As young children, my older brother and I watched the original Star Trek series on Saturday mornings. We were not big TV watchers as a family, but Star Trek was special. To make it even better, it was the local PBS that aired Star Trek, presenting it free of all commercials.
Every Saturday, Todd and I awoke very early and watched the rerun for that week. This would have been around 1975, almost a decade after the show first aired. After each episode, Todd and I would talk, always mesmerized by the possibilities of space, life, and a billion other things. How much of the galaxy had this crew explored? Were they the modern Lewis and Clark? What happened when someone transported from one place to another? How smart were the computers? Were the Klingons the Soviets and the Romulans the Chinese? Or, maybe the other way around? Why did we only see the military aspects of Starfleet? What about the colonists, the pioneers? How did time travel work? If the Enterprise found itself sent back to Earth, why did it happen to arrive the same year the show was being filmed?
Pretty serious stuff for an eight-year-old sitting with his much admired thirteen-year-old brother.
I had no idea at the time, but the show’s founder and creator, Gene Roddenberry had actually described Star Trek as a “wagon train to the stars” when he first shopped it to studios. It would be set, though, on the space equivalent of an aircraft carrier, a mobile community as diverse as Gunsmoke’s Dodge City, he continued in his show treatment. The crew, roughly 203 of them, would be as diverse as possible, asserting that racial prejudice and ethnic strife would be things of the past in the non-specified time of Star Trek. Only later did the show writers decide it took place in the 2260s. From its beginning, however, Roddenberry’s Star Trek represented a brash Kennedy-esque liberalism, a confidence that America could teach the world the principles of civilization, tolerance, and dignity.*
And yet, this would not be merely a western in space. Roddenberry recruited some of the finest science fiction and horror talent available in the 1960s including D.C. Fontana, David Gerrold, Robert Bloch, Samuel Peeples, Richard Matheson, Theodore Sturgeon, and Harlan Ellison.
Though much of Star Trek now appears campy, especially with its poor attempts at humor and terrible costumes (especially for the aliens), there is no doubt the team making the show took science fiction and its ideas very seriously. Themes of natural rights, equality, imperialism, personality, racism, religion, history, culture, and much else important in life appeared throughout the original seventy-nine episodes. It must be noted, though, that I do not remember my young self thinking poorly of the special effects.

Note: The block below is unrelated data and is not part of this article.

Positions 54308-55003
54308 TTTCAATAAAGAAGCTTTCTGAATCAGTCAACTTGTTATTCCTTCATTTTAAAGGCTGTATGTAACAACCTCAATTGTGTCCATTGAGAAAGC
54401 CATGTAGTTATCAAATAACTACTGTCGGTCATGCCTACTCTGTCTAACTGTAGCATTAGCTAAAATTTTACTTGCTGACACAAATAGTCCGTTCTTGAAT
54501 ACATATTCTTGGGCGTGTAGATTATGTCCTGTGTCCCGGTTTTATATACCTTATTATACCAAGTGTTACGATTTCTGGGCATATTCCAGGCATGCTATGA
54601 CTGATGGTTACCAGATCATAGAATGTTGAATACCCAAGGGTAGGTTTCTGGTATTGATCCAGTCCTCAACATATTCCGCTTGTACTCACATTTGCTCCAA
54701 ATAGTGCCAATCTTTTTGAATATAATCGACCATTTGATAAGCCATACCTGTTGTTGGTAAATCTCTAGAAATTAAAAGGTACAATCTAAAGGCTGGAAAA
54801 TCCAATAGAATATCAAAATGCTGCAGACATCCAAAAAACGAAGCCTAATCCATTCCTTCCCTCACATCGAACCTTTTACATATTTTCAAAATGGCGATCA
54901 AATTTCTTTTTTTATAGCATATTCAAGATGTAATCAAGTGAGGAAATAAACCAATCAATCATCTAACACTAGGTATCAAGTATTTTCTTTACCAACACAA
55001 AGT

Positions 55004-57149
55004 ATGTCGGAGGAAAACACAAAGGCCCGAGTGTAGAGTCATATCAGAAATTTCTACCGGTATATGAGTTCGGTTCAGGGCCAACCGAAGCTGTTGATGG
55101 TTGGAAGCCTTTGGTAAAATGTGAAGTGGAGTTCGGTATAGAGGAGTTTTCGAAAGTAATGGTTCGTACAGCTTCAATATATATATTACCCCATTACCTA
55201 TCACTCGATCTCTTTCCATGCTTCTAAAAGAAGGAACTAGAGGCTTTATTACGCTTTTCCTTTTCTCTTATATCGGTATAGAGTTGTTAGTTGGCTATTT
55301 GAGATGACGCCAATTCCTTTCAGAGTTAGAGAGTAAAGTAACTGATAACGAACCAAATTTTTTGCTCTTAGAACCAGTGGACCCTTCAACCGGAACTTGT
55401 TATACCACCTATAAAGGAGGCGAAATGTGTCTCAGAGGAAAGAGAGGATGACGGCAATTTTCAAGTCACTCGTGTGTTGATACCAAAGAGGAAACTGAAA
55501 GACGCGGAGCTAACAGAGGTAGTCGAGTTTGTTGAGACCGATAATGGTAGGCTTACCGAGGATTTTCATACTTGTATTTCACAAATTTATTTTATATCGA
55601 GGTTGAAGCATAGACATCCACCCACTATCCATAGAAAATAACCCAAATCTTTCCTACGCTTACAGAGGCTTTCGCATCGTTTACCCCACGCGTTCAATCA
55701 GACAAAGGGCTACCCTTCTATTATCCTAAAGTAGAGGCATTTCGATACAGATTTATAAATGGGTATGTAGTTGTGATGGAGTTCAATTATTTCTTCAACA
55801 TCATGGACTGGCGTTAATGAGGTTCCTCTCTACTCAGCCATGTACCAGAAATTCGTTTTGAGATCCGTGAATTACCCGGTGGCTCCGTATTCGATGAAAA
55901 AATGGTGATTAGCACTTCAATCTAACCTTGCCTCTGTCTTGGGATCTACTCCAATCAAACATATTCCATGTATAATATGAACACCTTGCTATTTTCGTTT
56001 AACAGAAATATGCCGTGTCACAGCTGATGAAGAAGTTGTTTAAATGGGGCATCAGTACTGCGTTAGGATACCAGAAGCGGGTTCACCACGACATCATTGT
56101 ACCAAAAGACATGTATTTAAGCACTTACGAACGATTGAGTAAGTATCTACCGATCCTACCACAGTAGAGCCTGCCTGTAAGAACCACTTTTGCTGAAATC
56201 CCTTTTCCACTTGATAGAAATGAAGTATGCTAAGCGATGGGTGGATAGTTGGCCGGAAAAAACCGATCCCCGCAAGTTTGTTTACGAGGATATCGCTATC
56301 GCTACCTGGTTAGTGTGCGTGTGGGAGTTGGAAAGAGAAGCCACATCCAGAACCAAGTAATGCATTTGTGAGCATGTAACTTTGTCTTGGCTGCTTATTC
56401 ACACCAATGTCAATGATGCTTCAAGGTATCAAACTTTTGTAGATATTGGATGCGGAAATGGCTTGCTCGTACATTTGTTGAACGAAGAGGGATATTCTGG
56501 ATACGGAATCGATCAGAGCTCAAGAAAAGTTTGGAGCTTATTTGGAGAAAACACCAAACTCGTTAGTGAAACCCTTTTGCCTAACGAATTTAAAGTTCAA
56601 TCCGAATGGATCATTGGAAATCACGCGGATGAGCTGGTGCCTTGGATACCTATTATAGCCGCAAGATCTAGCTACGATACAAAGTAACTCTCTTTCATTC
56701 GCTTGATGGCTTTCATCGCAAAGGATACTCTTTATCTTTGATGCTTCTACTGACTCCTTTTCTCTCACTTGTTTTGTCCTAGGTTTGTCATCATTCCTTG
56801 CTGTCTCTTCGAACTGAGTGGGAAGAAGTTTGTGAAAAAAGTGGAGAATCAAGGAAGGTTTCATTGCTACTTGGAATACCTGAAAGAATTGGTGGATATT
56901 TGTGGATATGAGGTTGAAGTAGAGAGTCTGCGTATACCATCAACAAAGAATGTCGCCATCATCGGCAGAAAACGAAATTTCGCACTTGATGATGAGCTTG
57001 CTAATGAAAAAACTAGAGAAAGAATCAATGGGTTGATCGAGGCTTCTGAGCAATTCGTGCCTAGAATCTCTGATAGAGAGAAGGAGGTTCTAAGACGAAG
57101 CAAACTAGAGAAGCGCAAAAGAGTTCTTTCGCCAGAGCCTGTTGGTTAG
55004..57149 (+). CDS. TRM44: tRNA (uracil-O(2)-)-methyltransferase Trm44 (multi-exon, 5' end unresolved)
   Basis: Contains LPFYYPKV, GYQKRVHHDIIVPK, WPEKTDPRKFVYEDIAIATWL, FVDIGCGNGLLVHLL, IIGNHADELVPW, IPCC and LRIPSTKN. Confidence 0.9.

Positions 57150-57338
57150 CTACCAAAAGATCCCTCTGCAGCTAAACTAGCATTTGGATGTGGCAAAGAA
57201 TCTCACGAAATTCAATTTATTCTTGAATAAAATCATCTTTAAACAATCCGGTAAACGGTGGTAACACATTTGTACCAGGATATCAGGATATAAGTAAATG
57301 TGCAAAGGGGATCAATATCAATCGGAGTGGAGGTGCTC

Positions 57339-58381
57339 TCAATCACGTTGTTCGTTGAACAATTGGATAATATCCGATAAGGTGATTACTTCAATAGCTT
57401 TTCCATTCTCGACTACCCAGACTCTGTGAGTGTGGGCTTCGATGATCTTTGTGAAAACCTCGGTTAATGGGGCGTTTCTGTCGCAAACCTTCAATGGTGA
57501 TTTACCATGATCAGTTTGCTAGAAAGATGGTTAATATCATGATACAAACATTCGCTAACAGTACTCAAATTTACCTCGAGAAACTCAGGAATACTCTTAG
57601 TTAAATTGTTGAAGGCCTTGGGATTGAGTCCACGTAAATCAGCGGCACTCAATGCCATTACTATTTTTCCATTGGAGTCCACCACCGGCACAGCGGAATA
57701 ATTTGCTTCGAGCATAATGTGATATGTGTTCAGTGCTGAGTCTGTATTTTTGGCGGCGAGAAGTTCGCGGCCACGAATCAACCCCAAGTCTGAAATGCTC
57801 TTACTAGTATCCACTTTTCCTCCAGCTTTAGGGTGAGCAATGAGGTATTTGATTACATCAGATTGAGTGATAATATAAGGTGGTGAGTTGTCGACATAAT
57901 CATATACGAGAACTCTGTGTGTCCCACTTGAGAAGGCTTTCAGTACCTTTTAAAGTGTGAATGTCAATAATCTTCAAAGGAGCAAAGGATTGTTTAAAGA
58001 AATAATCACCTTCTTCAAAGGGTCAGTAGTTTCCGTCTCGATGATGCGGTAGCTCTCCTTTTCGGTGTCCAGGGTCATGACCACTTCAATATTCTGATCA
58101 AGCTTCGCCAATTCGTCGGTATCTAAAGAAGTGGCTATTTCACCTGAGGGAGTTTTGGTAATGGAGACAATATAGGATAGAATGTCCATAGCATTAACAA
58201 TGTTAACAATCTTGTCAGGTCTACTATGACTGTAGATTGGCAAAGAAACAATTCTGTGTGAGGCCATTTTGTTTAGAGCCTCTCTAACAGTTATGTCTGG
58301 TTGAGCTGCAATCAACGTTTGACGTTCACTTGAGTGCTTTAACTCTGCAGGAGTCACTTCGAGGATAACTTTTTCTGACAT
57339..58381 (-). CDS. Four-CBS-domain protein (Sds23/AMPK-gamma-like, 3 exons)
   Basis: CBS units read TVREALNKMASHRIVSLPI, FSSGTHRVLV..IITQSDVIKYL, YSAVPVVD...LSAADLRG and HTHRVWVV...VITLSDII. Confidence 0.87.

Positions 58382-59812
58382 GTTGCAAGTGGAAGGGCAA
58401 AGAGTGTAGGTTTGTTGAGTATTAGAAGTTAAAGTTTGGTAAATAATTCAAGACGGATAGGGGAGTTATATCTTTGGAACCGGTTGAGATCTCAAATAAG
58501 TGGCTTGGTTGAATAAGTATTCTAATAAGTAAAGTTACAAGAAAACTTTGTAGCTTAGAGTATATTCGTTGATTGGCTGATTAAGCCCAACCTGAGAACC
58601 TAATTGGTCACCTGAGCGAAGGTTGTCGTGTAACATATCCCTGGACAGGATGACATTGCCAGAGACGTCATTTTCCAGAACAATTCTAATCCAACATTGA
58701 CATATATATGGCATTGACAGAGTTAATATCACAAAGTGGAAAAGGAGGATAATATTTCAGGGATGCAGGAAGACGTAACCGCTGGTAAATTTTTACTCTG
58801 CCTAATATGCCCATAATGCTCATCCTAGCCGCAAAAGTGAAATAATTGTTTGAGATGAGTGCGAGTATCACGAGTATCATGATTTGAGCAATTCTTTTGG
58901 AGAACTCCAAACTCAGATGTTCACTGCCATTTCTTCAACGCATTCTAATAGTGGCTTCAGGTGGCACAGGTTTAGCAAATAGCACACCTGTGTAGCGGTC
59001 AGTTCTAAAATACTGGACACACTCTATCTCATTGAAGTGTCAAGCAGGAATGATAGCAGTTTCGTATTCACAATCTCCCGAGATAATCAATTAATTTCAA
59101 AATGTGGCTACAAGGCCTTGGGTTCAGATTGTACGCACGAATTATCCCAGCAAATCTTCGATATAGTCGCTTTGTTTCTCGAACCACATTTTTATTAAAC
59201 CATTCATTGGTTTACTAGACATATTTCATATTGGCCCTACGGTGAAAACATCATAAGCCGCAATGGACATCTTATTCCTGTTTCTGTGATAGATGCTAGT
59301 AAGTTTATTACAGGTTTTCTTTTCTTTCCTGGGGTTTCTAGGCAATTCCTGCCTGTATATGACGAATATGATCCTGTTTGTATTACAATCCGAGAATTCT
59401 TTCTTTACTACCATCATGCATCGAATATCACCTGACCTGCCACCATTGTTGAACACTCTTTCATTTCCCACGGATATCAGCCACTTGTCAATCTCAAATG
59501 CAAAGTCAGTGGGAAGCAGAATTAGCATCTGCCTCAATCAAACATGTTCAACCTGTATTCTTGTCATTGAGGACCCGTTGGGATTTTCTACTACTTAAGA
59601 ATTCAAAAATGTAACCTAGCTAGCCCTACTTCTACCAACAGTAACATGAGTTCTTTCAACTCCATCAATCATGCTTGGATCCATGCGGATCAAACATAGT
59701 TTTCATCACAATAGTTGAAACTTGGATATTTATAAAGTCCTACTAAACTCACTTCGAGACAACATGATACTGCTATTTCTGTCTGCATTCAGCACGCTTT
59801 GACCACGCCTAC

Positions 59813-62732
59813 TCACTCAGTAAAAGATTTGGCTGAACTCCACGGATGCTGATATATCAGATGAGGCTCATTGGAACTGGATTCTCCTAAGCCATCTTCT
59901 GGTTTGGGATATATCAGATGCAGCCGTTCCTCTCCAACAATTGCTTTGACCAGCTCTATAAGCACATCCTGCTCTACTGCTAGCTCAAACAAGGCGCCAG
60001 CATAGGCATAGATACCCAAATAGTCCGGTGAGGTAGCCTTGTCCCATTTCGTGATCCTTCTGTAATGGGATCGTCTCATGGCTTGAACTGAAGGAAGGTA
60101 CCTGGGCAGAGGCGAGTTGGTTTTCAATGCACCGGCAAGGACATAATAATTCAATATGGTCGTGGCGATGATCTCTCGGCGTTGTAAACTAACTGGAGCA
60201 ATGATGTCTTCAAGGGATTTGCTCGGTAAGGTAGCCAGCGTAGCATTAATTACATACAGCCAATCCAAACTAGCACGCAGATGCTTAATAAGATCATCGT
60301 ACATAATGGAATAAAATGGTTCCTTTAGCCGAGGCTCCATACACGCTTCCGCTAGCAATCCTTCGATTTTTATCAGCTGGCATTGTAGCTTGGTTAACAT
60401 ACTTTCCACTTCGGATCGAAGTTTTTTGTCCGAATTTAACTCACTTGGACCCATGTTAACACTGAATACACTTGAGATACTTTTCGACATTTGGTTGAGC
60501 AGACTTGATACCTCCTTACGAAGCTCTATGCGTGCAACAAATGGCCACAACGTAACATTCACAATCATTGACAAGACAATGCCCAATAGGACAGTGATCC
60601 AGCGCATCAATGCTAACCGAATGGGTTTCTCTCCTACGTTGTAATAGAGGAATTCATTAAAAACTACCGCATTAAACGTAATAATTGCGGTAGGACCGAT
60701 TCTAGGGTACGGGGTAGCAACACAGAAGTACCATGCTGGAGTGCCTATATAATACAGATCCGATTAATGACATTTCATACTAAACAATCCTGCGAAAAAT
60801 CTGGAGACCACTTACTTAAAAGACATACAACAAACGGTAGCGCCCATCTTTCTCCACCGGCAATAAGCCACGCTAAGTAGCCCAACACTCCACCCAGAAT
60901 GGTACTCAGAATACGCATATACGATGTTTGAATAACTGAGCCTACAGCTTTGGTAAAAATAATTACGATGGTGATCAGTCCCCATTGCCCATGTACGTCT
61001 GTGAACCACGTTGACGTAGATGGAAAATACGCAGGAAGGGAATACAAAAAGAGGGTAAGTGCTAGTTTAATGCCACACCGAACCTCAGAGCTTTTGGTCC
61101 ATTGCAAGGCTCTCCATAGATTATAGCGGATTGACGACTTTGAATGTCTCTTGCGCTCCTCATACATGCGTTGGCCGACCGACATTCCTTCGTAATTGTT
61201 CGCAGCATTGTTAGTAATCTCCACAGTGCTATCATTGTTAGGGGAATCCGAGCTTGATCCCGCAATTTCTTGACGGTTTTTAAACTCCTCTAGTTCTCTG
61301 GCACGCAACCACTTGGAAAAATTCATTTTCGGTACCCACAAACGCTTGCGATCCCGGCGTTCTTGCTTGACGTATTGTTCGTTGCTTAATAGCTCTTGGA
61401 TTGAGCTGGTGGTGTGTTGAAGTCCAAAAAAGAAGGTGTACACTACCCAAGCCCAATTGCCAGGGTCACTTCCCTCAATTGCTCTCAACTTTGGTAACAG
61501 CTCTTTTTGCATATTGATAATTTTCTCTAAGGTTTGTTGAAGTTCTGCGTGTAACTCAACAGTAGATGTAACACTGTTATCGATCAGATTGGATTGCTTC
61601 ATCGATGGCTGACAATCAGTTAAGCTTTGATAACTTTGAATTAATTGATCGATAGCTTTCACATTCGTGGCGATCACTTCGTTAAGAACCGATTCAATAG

Sharing my favorite scene—Captain James T. Kirk fighting a gorn—proved way too much for my kids. Dad, my oldest daughter asked, “Why is Captain Kirk fighting a guy in a rubber suit?
And, of course, my brother and I loved all of the fight scenes. Who would not want to follow Kirk into battle? The guy was made for serious leadership. Plus, the over the top fight music was simply incredible. I can still recall the entire theme instantly, while poorly visualizing the yellow-shirted Kirk kicking, punch, and rolling. I am really not sure how many times I tried to perfect Kirk’s jump kick maneuver as a child. It is amazing I am not more damaged than I am. Thank the good Lord I only tried it upon invisible and imagined foes. I was not so fortunate when it came to the Vulcan nerve pinch. Practice with this—especially after sneaking up on members of my family and trying it—really only resulted in sore muscles and hurt feelings.
When it came down to the quick of it all, though, it was the interaction of the personalities—the characters of Kirk, Mr. Spock, Dr. McCoy, and “Scotty,” especially—on the show that meant so much to us.
Star Trek demonstrated, over and over, I think, that real heroism comes not from individualism, but from friendship. These guys on that little screen not only loved one another, but they each bettered the other. Spock needed Kirk, and Kirk needed McCoy. McCoy needed. . . well, everyone.
When Star Wars came out in 1977, I loved it. But, in no way did it compare to Star Trek, at least to my way of thinking. I knew that Star Wars was essentially science fantasy, while Trek was real science fiction—again, as my young mind saw it. Luke Skywalker and Han Solo were great, but for real fantasy, I turned to J.R.R. Tolkien. For sci-fi, I wanted Kirk and Spock and a whole host of science fiction authors from Isaac Asimov to Arthur C. Clarke.